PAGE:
Dwane Blake (Image: CHS)
Friday at 12th and Jefferson will be like a day at the beach in Jamaica. Taste of the Caribbean will host its monthly fish fry – another step in the changes at the former home of Waid’s and, the restaurant’s owners hope, another moment to further connect with the surrounding neighborhood.
“There’s a lot of building fences, credibility — and really being infused in the community so this can be good for us,” co-owner Carlene Comrie tells CHS. She and Dwayne Blake have operated a restaurant in the shadow of Waid’s since 2013 but with the troubled night spot closing in June and plans to revive a nightclub there apparently ended, the entrepreneurs are now making 1212 E Jefferson theirs with plans to “take over the establishment” as a full-fledged, true-to-Jamaica restaurant.
“We see a lot of folks offering jerk and Jamaican but it’s not really authentic,” Comrie says. “The spice level is traditional, You’ll taste the pimento. You’ll taste the habanero.”
Ready to put the Waid’s chapter behind them and get back to their goal of creating a successful restaurant business, Comrie and Blake are investing in the space with plans to expand hours and offerings. Coming soon will be a liquor license with Caribbean rums and Jamaican beer. The partners want Taste of the Caribbean to have a life of its own.
“Music will be part of the offering,” Comrie said. “There has to be a balance that is struck so that we can do business and offer our customers a taste of the culture.”
Friday’s monthly fish fry is part of what she hopes helps Taste connect with the community.
“In Jamaica, it’s a big thing,” Comrie said. “We go to the beaches and have a nice fish fry.” You can stop by from 11 AM to 9 PM to be part of it. Comrie said they’ll keep the fry events to once per month to help you keep your beach bod.
Taste of the Caribbean is currently open 11 AM to 9 PM on Tuesdays through Saturdays and 4 PM to 9 PM on Sundays. Keep track of changes and learn more on the Taste Facebook page.
A 12th Ave nonprofit that is working to change the way we think about and prepare for death is also working to change how people think of it with a new name: Co-op Funeral Home of People’s Memorial.
“There was some confusion, people didn’t understand the difference between the association and the funeral home,” said Nora Menkin, the co-op’s funeral director.
She’s also aiming to change the way we view funeral homes.
“We chose Capitol Hill because we wanted to be in proximity to hospitals, we wanted to be accessible and convenient,” said Menkin, who started out as an intern at the Co-op in 2007 before being promoted to funeral director in 2009. Being in the mix of things allows the co-op to reach people who may not have given funeral planning a thought. “A lot of people walk in our doors curious about what we do,” she said. Continue reading
The Cal Park microhousing building
A nanobrewery beneath microhousing? Welcome to Capitol Hill!
The first time food and drink entrepreneur team behind Outer Planet Craft Brewing is making plans for a fall 2014 opening on 12th Ave inside the recently completed Cal Park microhousing development.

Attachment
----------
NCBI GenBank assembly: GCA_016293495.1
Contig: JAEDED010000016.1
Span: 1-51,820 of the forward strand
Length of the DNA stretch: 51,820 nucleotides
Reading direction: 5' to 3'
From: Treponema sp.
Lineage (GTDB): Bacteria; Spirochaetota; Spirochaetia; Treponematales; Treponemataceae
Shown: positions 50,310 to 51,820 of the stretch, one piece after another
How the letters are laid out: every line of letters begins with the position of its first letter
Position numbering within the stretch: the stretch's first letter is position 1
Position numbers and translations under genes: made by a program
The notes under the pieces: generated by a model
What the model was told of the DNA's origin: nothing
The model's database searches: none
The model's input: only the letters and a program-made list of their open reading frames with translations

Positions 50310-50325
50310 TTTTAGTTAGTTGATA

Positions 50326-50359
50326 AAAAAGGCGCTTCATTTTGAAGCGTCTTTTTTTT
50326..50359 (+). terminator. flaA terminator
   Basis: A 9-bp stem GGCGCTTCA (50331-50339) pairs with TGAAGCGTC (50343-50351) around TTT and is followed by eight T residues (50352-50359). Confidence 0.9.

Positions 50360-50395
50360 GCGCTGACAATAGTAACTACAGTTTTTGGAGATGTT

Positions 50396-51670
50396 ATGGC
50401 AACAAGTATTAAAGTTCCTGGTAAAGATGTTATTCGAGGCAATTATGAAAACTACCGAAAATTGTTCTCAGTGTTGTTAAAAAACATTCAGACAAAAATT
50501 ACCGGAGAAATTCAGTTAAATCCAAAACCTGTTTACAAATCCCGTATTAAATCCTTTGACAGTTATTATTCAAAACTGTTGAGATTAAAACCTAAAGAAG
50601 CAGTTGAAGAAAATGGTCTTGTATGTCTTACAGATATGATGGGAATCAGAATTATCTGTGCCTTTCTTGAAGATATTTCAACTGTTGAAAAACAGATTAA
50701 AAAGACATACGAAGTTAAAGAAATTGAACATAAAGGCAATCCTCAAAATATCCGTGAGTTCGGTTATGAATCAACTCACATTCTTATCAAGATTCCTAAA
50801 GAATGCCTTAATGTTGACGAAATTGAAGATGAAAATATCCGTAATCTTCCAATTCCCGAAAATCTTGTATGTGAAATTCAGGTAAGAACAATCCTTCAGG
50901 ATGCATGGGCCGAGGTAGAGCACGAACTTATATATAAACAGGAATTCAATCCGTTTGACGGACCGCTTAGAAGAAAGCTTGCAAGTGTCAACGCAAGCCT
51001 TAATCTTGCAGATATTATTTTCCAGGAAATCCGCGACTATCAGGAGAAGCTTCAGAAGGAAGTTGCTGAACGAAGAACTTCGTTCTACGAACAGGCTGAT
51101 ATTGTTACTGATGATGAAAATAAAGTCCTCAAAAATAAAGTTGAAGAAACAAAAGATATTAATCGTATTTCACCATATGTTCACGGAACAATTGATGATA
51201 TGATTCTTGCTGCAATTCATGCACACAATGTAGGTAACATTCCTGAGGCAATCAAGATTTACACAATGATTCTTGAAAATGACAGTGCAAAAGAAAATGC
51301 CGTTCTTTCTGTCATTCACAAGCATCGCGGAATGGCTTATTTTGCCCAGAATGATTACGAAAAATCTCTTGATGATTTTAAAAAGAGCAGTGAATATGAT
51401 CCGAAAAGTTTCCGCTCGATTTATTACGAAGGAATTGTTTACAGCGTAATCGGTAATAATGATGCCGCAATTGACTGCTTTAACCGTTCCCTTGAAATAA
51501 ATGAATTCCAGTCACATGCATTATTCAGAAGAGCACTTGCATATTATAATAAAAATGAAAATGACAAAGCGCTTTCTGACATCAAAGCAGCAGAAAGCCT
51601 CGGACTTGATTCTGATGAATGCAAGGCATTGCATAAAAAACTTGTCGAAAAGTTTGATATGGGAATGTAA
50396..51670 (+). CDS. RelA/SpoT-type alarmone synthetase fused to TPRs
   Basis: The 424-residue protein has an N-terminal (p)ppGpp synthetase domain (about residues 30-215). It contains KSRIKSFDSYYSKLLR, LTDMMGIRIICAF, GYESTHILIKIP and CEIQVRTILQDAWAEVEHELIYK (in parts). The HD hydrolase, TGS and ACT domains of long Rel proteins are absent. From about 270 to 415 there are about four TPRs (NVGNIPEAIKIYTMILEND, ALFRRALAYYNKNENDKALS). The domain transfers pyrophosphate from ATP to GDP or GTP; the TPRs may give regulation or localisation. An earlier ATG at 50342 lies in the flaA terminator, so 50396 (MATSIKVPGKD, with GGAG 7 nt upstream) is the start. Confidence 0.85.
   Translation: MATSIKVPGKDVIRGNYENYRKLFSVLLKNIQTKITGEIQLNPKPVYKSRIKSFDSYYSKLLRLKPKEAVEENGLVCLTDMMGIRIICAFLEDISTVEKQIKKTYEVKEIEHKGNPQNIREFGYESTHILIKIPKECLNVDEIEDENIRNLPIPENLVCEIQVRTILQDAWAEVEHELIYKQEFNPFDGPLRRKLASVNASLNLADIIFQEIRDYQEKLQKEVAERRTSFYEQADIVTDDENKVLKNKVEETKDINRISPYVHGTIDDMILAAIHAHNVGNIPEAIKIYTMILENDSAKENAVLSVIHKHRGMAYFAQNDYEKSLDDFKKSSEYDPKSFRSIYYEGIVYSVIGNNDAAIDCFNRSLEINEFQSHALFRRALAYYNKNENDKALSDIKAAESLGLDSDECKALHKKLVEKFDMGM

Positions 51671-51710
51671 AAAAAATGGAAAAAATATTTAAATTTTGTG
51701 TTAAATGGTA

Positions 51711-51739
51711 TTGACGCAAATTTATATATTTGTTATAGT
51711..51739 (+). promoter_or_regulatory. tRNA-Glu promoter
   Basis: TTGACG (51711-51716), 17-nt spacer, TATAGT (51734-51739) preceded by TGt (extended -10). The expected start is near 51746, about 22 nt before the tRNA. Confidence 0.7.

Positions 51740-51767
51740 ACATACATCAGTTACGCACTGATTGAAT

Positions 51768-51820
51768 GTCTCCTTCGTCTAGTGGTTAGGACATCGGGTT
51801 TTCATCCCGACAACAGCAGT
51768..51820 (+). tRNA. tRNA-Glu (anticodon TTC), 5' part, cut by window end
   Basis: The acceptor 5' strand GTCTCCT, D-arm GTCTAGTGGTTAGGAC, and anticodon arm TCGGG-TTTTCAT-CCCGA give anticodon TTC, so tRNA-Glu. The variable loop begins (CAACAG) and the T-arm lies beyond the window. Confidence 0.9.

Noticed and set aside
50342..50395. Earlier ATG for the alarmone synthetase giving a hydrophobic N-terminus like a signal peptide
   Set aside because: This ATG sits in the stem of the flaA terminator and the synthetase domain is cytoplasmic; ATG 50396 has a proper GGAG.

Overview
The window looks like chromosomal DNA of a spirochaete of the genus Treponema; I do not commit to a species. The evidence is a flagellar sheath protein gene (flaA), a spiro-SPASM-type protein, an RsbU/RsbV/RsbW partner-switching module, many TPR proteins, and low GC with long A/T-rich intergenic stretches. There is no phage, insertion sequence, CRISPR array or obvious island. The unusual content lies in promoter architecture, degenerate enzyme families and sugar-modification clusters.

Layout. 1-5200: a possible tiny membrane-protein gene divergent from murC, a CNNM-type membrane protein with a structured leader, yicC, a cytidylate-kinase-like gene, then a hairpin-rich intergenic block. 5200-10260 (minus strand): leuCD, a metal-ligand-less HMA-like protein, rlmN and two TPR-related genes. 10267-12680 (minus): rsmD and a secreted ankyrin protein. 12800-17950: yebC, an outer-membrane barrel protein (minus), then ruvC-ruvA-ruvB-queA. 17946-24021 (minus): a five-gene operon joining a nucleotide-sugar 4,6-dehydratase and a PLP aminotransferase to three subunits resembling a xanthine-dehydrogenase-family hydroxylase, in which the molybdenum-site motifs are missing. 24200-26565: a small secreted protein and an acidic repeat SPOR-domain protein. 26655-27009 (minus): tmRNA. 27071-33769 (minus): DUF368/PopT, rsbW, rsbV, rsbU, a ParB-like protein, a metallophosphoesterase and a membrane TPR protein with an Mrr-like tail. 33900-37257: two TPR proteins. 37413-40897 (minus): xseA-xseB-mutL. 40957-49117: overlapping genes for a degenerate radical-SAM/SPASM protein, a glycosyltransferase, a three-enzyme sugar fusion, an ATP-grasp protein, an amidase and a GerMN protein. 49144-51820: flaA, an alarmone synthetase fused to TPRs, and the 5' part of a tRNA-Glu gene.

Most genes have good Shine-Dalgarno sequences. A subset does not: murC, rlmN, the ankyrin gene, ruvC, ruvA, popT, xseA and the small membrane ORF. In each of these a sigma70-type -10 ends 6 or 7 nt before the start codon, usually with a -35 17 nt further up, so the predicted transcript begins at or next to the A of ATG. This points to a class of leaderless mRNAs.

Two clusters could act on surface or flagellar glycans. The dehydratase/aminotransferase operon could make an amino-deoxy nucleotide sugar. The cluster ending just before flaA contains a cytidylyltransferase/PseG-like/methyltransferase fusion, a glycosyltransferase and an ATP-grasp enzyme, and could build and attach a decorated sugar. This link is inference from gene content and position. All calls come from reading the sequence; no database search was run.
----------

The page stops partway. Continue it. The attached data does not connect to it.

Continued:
“We’re trying to maximize the use of the space — that’s our bottleneck,” Outer Planet co-owner Renato Martins tells CHS. He and homebrew-grown brewmaster James Stoecardo are planning to pack the puny brewery into the densely populated neighborhood. Production will focus on keeping Outer Planet’s taps flowing with on premise-produced beers. Martins says OP will start with a Blonde, a Saison, an ESB, an IPA, a Double IPA, a Belgian, and an Ale Stout ready for the first pulls. They’ll be joined by a small assemblage of “carefully selected visiting taps.”
“We’ve been researching a lot around the area,” Martins noted about their search for breweries to feature at Outer Planet. Continue reading
A past Richard Heart de Lion production
Waid Sainvil said he has shuttered his Waid’s Haitian Restaurant and Lounge for good Sunday night after a few weeks of fighting to keep his popular nightspot open after its liquor license was yanked by the state.
Sainvil announced the closure Sunday and had one last night of partying at the 12th and Jefferson club before closing his joint for good.
Early this month, CHS reported on Sainvil’s vow to keep his troubled club open despite the state’s decision to strip Waid’s of its liquor license following years of alleged transgressions of liquor rules and SPD drug busts. According to a liquor board representative, Waid’s faced five enforcement violations and one licensing issue. In 2012, a series of drug busts were orchestrated by SPD at Waid’s. An account of the violations as documented by the City of Seattle is included on this CHS post
Sainvil told CHS it was racism and the push of gentrification driving authorities to target his lounge after a series of liquor and drug violations at the 12th and Jefferson club. “It’s a black thing,” Sainvil said. “This is the only place in Seattle where black people from all over hang out.”
Despite Sainvil’s end of gutting it out as an all-ages club, the building’s days as a nightclub may not be over. An establishment calling itself the Agora Lounge has applied for a liquor license for the address. Event producer Richard Heart de Lion declined to comment on the application at this time.
12th Ave Arts stands above the land that used to be home to an East Precinct parking lot (Image: CHS)